Noting the services Dawson can get at the local Blue Ridge Juvenile Detention–- psychiatric, educational, life skills classes–- she remarked, "There are no classes that I know of that teach you not to get drunk and shoot.

"This court finds it important to continue to monitor you," she continued. The court will get a review every 30 days, and she wants to be notified at even a hint of trouble, in which case Dawson will be yanked out of Blue Ridge and sent to the larger state system.

Once his sentence is completed, he'll have supervised probation, and Higgins requested electronic monitoring. She also ordered that he get a job and pay $12,512 in restitution to victims, taking 20 percent of every paycheck.

Finally, Higgins admonished the young defendant to look at the people who had come to court to support him and testify on his behalf. "If you betray them," the judge intoned, "you'll be in for worse than what I've sentenced you."

Editor's note
Dear Readers,
In the story above, you'll see the name of the 16-year-old who participated in the shooting spree that paralyzed Interstate 64 for several hours in March. Why is the Hook breaking with our self-imposed policy against naming juvenile criminals?

This is a reasonable question, particularly after we touted a non-naming policy in the case of two youths outed by the Daily Progress in the notorious 2006 "smoke bomb" case. Things are different this time.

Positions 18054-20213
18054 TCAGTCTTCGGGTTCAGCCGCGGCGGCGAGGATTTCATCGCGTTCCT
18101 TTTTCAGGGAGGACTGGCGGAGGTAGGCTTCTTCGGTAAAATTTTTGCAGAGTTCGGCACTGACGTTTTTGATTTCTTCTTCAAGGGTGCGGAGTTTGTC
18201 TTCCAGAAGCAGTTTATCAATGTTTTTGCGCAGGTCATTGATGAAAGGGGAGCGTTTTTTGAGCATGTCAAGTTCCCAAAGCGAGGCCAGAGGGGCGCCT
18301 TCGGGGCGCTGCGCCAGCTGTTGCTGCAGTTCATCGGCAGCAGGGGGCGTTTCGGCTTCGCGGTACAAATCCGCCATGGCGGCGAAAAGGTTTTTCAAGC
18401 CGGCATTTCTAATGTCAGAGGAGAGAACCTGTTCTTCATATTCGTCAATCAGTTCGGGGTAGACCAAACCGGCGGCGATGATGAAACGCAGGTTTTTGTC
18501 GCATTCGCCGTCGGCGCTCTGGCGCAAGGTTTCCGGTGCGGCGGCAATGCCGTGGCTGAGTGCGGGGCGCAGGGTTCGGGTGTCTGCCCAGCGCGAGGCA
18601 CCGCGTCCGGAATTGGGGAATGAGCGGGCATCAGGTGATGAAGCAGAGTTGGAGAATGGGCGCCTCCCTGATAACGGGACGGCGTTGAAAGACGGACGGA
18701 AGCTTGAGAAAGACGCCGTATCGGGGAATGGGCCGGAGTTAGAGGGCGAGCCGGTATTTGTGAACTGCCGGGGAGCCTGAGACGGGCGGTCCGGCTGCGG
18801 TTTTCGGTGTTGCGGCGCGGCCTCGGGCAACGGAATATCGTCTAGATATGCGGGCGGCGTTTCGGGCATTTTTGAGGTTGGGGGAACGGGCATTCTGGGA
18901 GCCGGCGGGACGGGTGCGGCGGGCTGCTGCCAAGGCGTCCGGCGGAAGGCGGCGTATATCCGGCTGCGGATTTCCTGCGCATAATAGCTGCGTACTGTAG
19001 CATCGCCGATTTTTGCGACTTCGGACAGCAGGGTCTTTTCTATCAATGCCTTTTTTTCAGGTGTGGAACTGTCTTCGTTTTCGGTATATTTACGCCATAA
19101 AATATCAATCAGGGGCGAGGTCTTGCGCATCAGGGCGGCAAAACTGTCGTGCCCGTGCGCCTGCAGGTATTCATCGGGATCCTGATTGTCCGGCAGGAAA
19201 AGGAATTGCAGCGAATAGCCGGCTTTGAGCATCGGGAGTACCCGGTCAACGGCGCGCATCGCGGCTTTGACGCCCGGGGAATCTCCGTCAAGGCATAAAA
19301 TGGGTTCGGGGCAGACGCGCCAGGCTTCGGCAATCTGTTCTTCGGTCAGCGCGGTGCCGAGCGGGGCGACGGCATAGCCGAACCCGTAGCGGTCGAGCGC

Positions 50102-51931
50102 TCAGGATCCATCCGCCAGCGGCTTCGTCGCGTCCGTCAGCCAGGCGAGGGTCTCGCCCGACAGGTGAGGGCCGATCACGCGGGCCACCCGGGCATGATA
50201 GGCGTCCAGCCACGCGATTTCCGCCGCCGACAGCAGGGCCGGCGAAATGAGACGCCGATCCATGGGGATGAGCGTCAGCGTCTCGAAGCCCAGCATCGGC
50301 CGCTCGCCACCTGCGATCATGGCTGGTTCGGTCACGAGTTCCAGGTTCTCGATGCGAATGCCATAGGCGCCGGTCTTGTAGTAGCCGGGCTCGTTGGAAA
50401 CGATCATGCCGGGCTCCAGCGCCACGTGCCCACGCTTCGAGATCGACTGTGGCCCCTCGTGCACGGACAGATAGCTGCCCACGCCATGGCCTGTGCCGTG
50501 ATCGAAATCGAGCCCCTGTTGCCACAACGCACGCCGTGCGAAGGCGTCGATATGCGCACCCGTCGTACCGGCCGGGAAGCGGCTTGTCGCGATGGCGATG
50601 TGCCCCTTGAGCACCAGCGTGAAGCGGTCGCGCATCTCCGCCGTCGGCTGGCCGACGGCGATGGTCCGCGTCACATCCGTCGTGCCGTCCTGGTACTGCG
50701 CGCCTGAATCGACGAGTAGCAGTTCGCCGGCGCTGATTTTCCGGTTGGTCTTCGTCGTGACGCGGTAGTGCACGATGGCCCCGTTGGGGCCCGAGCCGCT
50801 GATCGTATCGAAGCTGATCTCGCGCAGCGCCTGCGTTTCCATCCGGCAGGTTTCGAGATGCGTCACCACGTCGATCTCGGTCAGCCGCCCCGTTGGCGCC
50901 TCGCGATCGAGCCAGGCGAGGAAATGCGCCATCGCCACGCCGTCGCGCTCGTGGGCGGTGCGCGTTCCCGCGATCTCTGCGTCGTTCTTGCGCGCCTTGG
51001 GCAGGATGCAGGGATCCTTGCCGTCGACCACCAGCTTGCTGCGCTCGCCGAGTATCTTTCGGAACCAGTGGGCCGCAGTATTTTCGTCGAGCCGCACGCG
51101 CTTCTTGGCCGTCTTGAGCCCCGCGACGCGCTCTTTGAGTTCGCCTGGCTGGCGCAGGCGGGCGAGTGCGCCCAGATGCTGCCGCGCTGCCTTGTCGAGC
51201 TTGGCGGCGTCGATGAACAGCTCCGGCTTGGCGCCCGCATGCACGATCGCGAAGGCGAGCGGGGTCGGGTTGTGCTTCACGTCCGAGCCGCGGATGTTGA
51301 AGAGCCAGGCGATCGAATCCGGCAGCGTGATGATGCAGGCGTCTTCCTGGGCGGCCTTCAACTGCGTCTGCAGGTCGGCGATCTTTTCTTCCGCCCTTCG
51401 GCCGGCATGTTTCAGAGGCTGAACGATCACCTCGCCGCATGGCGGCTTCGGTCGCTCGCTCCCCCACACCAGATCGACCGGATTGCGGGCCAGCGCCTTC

For starters, the Progress named names two years ago after the youths had been convicted in juvenile court. In the current case, however, the juvenile was convicted of five felonies in Albemarle Circuit Court, which, unlike the juvenile system, is a court of record, carrying additional rights and burdens, including the entry of his name into the public record.

Another difference this time is that these convictions indicate that serious, violent activity occurred.

Sixteen-year-old Brandon W. Dawson has now pleaded guilty and had his plea accepted for his role in spraying dozens of bullets into homes, businesses, and moving vehicles. Two people were hospitalized, others may have narrowly escaped death, and there were thousands of dollars in damage.

In the "smoke bomb" case, by contrast, the only teen who went before a court of record received an acquittal, and that case's paucity of evidence regarding means, motive, and weapons– unless one counts the single smoke bomb and the guns that were confiscated from one teen's dad's locked gun case– led many citizens to conclude, when they voted the County prosecutor out of office last year, that no crime had actually been committed.

Although Dawson testified yesterday that he helped investigators retrace the events of the night of the shootings, his actions created terror for thousands of Central Virginians and closed schools after homes, cars, and bodies were harmed by his gunfire.

The decision to name Dawson puts the Hook at risk of seeming malleable on such crucial community issues. The decision was reached following vigorous pro/con debate among five full-time journalists in the newsroom.

"That's the nature of ethics," says former Poynter Institute media ethicist Bob Steele. "It's about principles and working through the gray area."